Some organizations use services to partition off part of employees’ private phones. If a staffer leaves for greener pastures, the organization can “reach in” and delete its own data without affecting what’ stored in the rest of the phone, Holtz says.

3. Apps are expensive to build or buy.

Indiana University Health owns 14 hospitals and has 300 primary and specialty care offices. Eighty percent of its staffers are on their feet all day taking care of patients, so a mobile app would be useful, says Lauren Cislak, executive director corporate communications, public relations and social media.

The problem? “It came down to money,” says Cislak, a survey respondent. It is expensive to build an app, or even to get an out-of-the-box solution. One app IU Health was considering would have $1 million a year for its 30,000 team members in the first year alone. As staff were added, the costs would have ballooned.

“We made the case that if your employees are really well informed and engagement is high, performance is going to improve,” Cislak says. “But it just didn’t make the cut.”

There are options. Holtz says Sparrow is 6 cents per day per employee, and most companies either have either price reductions for volume or will negotiate.

“Beyond the apps, there is also the ability to offer chatbots through existing messaging apps,” he says, adding, “and mobile can also include using existing messaging apps like WhatsApp through the creation of groups without spending a nickel.”

Cislak says IU Health has explored some of alternatives already. Instead, the organization is working on upgrading its intranet. This would allow it to create an app that wraps around such messaging, she says.

4. Even with mobile, out-of-office employees miss information.

Employees who are traveling can miss days’ worth of information, and by the time they check in, news gets cycled off the page-even if they have mobile, Farr says.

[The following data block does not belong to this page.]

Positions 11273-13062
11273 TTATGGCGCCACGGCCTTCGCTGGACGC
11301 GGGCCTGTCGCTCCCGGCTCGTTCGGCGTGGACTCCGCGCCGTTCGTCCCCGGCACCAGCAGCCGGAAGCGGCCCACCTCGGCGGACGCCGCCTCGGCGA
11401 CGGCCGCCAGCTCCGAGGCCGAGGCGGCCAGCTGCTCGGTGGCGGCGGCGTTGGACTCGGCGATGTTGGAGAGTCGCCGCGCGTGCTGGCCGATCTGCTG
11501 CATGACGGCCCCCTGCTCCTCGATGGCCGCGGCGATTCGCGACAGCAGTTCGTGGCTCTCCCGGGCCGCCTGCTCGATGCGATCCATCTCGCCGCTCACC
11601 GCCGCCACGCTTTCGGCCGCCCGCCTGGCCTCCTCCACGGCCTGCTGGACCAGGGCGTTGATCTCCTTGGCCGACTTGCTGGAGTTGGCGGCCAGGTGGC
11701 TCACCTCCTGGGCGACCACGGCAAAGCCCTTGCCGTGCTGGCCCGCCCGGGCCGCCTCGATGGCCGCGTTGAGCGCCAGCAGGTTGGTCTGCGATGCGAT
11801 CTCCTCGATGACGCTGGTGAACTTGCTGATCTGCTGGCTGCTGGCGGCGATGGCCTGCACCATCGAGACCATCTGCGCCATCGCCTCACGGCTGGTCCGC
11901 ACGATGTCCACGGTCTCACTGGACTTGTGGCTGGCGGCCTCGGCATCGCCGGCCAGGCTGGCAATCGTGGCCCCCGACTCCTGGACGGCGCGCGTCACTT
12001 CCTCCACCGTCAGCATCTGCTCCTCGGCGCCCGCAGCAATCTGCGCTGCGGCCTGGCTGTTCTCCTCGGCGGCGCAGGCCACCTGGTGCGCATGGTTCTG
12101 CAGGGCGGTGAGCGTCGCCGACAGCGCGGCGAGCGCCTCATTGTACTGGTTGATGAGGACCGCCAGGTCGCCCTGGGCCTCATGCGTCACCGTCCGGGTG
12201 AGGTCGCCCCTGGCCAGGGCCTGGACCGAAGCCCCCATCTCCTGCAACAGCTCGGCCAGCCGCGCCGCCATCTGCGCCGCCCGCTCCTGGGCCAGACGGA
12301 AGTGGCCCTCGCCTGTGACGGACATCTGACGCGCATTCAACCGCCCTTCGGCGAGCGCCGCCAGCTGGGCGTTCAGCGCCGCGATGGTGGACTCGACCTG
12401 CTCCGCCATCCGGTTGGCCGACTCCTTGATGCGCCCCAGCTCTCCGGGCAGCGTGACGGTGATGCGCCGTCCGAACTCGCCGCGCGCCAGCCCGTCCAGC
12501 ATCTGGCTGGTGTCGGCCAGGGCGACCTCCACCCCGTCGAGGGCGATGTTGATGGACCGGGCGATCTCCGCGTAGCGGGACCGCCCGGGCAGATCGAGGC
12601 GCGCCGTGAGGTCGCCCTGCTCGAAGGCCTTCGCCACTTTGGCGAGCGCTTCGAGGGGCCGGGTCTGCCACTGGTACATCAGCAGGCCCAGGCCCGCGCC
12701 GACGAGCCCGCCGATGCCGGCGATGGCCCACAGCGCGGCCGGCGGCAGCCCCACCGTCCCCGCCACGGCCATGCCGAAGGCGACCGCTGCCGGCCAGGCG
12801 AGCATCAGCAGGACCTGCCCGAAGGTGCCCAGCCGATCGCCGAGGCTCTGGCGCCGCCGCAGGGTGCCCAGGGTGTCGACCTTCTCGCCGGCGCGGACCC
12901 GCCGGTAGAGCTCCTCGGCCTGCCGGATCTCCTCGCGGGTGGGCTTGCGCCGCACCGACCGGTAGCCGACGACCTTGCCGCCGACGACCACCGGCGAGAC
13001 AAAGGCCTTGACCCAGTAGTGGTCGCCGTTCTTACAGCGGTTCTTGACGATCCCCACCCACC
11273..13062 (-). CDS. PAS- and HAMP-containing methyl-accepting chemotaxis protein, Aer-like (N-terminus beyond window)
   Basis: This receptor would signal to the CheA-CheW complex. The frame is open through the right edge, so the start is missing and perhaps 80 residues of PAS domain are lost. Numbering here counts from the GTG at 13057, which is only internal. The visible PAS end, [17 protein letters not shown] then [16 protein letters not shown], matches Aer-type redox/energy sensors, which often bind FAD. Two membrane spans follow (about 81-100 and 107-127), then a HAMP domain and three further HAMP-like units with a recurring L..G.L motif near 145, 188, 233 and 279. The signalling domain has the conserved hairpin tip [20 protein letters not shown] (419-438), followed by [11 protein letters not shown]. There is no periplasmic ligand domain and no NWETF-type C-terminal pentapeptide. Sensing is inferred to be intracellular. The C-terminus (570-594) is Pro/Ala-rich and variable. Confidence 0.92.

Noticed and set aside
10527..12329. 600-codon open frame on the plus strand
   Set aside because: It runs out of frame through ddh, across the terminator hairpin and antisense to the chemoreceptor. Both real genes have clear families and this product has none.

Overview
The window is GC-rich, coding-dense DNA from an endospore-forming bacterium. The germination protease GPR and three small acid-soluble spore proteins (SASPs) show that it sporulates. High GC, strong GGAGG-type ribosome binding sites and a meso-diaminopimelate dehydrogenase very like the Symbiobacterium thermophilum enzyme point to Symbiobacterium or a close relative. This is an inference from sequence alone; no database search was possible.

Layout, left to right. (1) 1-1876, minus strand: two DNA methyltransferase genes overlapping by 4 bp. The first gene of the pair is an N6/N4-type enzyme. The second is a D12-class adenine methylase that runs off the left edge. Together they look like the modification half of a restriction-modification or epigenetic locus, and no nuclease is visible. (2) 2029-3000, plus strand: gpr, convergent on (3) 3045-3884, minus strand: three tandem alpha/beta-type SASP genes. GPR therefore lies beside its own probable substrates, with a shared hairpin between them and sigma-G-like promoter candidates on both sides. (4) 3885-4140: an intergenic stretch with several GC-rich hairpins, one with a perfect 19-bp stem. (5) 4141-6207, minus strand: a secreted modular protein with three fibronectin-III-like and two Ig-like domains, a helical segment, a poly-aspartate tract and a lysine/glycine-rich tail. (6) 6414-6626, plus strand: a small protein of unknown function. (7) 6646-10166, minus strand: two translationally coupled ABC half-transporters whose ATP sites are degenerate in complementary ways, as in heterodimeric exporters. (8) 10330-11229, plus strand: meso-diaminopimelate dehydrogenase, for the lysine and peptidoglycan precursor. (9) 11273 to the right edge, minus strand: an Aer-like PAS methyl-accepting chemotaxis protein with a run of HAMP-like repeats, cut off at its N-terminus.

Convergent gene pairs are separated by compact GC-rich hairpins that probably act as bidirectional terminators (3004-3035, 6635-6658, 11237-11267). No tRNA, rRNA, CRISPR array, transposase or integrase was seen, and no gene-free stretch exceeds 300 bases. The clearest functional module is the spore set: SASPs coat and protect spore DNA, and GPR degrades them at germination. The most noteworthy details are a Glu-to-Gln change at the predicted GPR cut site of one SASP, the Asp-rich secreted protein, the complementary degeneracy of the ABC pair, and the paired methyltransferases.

Farr is enlisting an older technology: email. WestJet sends out a weekly newsletter accessible on phones through the Outlook app.

“If they go through the headlines and they read the brief descriptions, they’ll have enough information to know what’s going on,” she says.

5. The bosses think staffers might use mobile-accessed groups to gripe.

The trouble is that it’s no longer possible to contain employee conversations, says Christopher S. Penn, vice president of marketing technology at Shift Communications.

“People will talk about you on social media with or without you,” he says. “The question is how much do you want to participate in the conversation?”

Ultimately, the way to go is to set a mobile policy, just as you set a social media policy (we hope) a few years back, Penn says. He suggests IBM’s social media guidelines as a starting point.

It’s also essential to set up a governance committee that involves communications, human resources, IT, the legal department and others, as needed. This group sets standards, establishes ownership and educates employees not to share confidential information.

This article is created in partnership with RMG.